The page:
Night Navigation – learning to navigate at night for your ML assessment, long Mountain Days, and to deal with emergencies
Night navigation and Night nav courses are available from the Ultimate Navigation School – from beginners to experts, Mountain Rescue and Special Forces teams.
Learning to navigate at night is extremely useful. It improves your nav in the day no end, you need it for your Mountain leader assessment, and for long mountain days; and especially if you have an emergency on the hill which can happen to anyone.
Most Mountain Rescue Teams’ call outs are at night, especially in winter months when daylight is shorter. Hill walkers can easily find themselves caught out at night inwinter, when the group is slower than expected due to weather, or if someone has an injury. And some long Alps or Scottish Walk ins can mean part of the walk is in the dark inevitably. We see a lot of ML assessmentfailures are on night nav, so practising night nav (and always carrying a headtorch and spare) are essential. It is difficult to motivate yourself to get out for a night walk when the warm pub or bed beckons, but winter sunrises can be stunning and well worth the effort.
How is navigating at night different to daylight?
It’s harder! But practicing night nav will improve your navigation overall for poor visibility conditions and will make navigating in daylight seem so much easier. Judging distances visually can be harder at night and smaller features can be easily missed. You will find your speed can be a lot slower too. As a rule of thumb half your usual speed per leg when micro navigating off clear paths than you would take normally, and allow more time on route to do the navigation itself; and generally – take your time.
What challenges does navigating in the dark present?
When checking the weather before you go, look at the overnight temperatures and wind too as it is of course colder at night. Keep a closer eye on your group so as not to separate in the dark, with you more focused on your nav, it is easy to plough on looking for a fix and leave the group to string out behind you. As it is colder you need to consume more calories too, even though your body may not be used to eating in the night.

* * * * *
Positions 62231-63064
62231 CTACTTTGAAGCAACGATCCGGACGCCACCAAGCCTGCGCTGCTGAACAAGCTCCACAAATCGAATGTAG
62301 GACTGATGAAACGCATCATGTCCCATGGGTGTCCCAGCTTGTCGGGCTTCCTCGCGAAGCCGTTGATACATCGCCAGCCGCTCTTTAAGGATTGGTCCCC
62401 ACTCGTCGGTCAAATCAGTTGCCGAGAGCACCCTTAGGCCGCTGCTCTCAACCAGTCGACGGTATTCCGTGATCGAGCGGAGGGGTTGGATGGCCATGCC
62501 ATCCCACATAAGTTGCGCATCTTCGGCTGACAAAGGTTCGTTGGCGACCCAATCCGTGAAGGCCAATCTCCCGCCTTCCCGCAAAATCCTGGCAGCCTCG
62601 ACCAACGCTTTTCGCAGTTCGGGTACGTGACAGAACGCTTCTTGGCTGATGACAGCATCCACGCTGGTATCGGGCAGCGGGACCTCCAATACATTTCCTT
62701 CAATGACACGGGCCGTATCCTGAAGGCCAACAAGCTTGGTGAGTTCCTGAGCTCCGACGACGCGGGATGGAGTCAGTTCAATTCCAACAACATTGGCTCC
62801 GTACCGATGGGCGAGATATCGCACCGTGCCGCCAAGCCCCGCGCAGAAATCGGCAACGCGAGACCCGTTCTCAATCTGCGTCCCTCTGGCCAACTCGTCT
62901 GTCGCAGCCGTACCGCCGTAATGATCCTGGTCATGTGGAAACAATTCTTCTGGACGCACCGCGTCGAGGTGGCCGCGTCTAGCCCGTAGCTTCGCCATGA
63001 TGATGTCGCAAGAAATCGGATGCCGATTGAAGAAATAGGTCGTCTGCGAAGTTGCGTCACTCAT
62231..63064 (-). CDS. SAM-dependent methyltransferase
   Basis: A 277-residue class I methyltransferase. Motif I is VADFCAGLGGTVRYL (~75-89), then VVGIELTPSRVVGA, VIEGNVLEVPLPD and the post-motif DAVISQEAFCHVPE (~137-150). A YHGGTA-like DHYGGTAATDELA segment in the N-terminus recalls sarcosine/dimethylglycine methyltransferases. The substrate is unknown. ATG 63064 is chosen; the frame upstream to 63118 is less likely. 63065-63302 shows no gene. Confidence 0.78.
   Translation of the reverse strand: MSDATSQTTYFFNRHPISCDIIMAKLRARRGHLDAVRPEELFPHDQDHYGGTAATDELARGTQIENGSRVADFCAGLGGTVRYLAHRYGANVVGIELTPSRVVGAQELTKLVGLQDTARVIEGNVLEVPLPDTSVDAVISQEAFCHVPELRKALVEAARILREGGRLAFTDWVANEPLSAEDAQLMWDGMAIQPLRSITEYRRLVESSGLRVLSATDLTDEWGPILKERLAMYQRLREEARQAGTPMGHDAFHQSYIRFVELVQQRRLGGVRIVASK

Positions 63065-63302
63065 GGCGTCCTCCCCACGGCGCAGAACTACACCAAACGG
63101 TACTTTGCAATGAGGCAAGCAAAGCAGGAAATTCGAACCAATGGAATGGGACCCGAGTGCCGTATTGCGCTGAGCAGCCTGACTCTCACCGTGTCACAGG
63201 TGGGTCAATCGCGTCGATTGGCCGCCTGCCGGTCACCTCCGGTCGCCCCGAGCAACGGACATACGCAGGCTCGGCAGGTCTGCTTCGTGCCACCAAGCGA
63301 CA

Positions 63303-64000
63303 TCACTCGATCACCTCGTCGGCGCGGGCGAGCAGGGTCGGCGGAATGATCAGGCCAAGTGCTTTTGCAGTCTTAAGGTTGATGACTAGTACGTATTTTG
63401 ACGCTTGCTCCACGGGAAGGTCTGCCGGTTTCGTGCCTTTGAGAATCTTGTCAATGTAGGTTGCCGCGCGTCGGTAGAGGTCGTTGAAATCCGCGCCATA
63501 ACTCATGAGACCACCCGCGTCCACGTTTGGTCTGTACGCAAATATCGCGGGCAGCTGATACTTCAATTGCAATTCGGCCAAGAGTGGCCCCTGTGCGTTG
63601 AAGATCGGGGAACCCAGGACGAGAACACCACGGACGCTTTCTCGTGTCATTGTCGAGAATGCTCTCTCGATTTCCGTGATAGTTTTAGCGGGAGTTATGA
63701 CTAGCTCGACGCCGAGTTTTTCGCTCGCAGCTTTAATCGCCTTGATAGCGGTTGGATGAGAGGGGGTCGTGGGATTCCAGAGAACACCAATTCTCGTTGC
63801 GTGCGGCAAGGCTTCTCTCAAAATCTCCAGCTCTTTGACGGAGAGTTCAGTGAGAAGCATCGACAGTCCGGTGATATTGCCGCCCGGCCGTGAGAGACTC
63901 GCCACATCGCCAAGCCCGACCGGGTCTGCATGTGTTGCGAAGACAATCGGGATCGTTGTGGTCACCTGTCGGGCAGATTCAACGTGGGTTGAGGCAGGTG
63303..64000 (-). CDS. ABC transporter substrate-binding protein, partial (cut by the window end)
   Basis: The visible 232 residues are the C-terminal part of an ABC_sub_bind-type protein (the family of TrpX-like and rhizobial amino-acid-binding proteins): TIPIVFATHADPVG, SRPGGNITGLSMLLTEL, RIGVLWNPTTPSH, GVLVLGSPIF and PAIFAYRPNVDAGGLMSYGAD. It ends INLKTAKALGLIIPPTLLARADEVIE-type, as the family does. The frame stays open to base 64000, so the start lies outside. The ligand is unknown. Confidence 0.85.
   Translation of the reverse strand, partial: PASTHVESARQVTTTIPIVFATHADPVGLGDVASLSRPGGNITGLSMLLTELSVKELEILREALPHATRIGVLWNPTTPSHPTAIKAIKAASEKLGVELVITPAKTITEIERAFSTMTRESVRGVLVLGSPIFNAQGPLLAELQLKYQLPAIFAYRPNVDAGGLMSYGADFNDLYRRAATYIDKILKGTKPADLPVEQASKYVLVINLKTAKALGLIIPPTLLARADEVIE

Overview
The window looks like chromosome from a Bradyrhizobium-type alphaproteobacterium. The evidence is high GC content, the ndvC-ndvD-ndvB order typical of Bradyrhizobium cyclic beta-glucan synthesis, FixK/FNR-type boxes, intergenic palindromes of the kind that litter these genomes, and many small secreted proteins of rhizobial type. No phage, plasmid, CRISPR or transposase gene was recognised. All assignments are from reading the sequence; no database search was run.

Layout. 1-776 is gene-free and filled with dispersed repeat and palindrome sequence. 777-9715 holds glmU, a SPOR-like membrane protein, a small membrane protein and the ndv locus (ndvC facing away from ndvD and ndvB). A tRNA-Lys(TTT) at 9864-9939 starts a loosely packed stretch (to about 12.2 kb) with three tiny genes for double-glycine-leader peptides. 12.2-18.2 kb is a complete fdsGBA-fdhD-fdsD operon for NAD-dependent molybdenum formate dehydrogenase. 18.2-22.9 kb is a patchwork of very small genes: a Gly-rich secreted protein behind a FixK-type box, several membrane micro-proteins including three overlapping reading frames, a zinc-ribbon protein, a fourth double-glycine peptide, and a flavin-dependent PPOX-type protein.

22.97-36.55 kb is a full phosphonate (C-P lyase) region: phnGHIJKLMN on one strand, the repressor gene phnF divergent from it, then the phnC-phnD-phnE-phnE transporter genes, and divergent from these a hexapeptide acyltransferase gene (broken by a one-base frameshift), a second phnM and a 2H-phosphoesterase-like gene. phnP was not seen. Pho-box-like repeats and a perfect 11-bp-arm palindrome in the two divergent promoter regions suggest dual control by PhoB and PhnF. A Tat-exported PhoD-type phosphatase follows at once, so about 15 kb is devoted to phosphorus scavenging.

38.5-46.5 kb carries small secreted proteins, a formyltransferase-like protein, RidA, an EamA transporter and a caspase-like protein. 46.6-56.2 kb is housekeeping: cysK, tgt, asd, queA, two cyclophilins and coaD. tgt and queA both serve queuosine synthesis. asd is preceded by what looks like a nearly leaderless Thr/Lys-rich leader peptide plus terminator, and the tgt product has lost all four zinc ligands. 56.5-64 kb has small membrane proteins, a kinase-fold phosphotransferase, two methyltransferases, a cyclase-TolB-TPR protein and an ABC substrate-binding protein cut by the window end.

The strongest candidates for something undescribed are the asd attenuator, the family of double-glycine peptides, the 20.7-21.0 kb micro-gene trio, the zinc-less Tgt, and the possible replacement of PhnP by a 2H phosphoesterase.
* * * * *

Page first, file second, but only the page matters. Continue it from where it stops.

Most animals seem to like making holes, so you have to stop when looking at the map or compass and then watch your step when you move. If you can, pick a feature on your track or bearing in the distance and walk to that, or use a group member to go ahead on a bearing for you to spot left or right then move towards them (leapfrogging), rather than staring at your compass while moving.
What are the basic requirements (kit & ability/understanding) for night navigation?
Naturally night time can be a lot colder. Taking spare layers, kit, food and hot drinks for the cold and dark, spare headtorches or batteries are all vital. Cold will drain your mobile phone battery quicker, so a charge pack and cable are advisable and keep your phone insulated. Think about goggles with a low vis tint too if it is very wet and windy or snowy. Tell a responsible person your route and ETA back especially if going alone, and plan an easy escape route before-hand for each leg. Being on a ridge in a 50-knot blizzard at night is not the place to create your Plan B.